“As a man thinks, so is he.” --Proverbs 23:7
After having been painting professionally now for over thirty years, it appears to me that there are two major facets to the career of a fine artist: the professional and the personal.
The “professional” is about how the paintings get done. The personal involves how the artist represents them afterward. Those that view the artwork publicly will wonder about who the artist is personally. Why did he create this? What would he say about it? What are his attitudes and philosophies behind it?
The answer lies in the priorities that the artist chooses for himself or herself, what he or she decides is important in life. Artists create for a variety of reasons, and for every artist there is a list of priorities that causes the work to look like it does, and causes himself to behave personally as he does. At some point, everyone needs to choose how to select those priorities, because it is a natural fact that we all only have so much time. Time is running out, whether or not we choose. But we could prioritize those choices most clearly if we can W.I.N., by deciding ‘What’s Important Now.”
Yesterday there was a memorial service at a local church for well known surfboard shaper Terry Martin. It was was attended by over a thousand people. But in the testimonials from the pulpit from those who knew him, it was not his shaping, or the fact that he has created more hand-shaped boards than anyone else, or even the quality of his art that was the subject: it was the quality of his life. That kindly gentleman was interested in everyone, in the goodness that he knew exists within us all somewhere--and he was able to listen. Terry put people first. That’s how he won the Race of Life. I am sure he is in heaven now.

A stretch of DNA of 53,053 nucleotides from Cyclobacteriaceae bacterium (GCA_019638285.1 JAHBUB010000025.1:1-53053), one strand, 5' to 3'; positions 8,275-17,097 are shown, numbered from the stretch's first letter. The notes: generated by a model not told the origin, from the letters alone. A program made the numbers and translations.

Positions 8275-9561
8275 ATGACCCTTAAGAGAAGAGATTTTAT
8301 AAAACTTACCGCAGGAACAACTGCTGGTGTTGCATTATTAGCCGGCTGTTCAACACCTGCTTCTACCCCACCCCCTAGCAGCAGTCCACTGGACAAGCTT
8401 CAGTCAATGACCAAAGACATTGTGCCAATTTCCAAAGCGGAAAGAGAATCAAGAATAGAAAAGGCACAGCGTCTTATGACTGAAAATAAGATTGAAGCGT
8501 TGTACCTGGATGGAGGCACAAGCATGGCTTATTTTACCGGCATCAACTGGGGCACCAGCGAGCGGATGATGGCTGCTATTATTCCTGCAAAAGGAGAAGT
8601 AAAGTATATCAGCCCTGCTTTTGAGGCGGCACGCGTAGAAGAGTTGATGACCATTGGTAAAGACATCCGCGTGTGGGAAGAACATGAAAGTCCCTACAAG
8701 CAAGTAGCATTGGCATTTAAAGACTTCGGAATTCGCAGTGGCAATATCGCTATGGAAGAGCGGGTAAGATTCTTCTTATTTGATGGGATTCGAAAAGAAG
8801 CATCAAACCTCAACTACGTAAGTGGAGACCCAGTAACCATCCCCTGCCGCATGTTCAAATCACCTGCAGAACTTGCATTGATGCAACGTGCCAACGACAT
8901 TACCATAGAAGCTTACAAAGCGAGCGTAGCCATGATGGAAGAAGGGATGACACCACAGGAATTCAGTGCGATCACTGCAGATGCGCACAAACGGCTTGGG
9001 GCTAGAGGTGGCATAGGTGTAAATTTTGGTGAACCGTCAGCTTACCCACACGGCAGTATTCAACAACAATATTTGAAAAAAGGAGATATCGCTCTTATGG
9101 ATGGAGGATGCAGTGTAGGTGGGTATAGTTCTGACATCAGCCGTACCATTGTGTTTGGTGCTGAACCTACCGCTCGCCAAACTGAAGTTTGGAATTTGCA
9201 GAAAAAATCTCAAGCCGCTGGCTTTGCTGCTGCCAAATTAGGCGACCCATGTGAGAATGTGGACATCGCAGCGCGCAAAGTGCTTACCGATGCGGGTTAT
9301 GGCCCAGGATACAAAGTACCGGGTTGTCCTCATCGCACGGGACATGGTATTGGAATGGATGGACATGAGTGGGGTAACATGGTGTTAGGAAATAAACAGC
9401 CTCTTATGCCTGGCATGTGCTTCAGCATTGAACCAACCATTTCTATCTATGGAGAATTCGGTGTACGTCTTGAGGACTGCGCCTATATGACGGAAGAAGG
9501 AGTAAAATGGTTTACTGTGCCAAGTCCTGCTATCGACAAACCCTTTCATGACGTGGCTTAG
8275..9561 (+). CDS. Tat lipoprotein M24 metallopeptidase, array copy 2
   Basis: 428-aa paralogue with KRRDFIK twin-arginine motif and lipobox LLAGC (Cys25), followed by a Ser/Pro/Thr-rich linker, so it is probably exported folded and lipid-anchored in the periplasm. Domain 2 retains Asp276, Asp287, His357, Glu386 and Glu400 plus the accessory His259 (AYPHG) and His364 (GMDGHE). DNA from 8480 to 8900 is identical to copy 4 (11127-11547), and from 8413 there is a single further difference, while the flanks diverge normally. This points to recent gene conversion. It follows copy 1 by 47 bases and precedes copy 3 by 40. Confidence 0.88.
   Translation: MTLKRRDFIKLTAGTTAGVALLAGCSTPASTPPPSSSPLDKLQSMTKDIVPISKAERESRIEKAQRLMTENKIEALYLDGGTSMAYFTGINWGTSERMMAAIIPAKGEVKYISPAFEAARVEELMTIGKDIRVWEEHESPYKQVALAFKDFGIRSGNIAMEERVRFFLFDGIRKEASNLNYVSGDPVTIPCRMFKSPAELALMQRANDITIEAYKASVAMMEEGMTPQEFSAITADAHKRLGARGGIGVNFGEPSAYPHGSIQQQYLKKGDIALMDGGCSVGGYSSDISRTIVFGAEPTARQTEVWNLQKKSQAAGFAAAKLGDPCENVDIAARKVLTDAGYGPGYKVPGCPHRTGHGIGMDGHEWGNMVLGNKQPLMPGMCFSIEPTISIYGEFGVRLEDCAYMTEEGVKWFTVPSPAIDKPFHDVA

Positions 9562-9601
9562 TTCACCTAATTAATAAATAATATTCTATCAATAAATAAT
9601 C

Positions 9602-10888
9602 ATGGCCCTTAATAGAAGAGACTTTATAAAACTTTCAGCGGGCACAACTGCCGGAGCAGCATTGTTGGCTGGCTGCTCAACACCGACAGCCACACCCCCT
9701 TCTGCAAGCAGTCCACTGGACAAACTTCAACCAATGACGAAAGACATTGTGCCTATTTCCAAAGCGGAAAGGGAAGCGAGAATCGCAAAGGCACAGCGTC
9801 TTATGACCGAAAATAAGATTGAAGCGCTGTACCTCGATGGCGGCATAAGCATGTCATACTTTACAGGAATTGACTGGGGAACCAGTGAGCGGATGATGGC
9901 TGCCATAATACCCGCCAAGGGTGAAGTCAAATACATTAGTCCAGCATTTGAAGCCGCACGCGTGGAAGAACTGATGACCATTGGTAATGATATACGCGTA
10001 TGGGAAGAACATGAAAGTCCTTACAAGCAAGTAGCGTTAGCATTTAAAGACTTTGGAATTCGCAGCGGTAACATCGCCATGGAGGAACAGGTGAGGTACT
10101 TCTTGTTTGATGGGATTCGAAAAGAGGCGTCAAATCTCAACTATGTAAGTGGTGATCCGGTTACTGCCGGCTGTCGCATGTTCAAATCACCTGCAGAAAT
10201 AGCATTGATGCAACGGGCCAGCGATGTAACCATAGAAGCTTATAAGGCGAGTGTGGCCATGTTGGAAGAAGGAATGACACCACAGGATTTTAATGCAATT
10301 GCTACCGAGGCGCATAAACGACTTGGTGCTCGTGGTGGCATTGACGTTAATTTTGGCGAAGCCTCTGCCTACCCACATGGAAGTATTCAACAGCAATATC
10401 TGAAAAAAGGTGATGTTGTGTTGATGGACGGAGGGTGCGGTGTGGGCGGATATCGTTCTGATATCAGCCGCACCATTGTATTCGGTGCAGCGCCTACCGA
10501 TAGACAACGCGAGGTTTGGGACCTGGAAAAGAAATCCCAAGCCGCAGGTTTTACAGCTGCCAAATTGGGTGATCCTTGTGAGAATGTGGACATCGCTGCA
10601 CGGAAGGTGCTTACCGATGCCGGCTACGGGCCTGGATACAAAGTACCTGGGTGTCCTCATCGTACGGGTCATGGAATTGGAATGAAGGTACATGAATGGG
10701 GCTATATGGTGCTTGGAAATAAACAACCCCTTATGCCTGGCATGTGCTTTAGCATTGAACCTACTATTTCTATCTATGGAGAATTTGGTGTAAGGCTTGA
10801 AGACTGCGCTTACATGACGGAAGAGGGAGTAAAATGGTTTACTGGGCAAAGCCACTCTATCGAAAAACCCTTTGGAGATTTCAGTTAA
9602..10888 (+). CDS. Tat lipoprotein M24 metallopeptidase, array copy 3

A pastor in our area so concisely defined the precious opportunity and limited time that we all have to make a difference: “Yesterday is a cancelled check; Tomorrow is a promissory note; Today is ready cash.” I can live my life. And I can make my art. What I need to know is “what’s important now.” May I create quality artworks by living a life of quality, despite my own shortcomings—and may those works glorify the Lord and the giver of Light and Life Who makes them possible.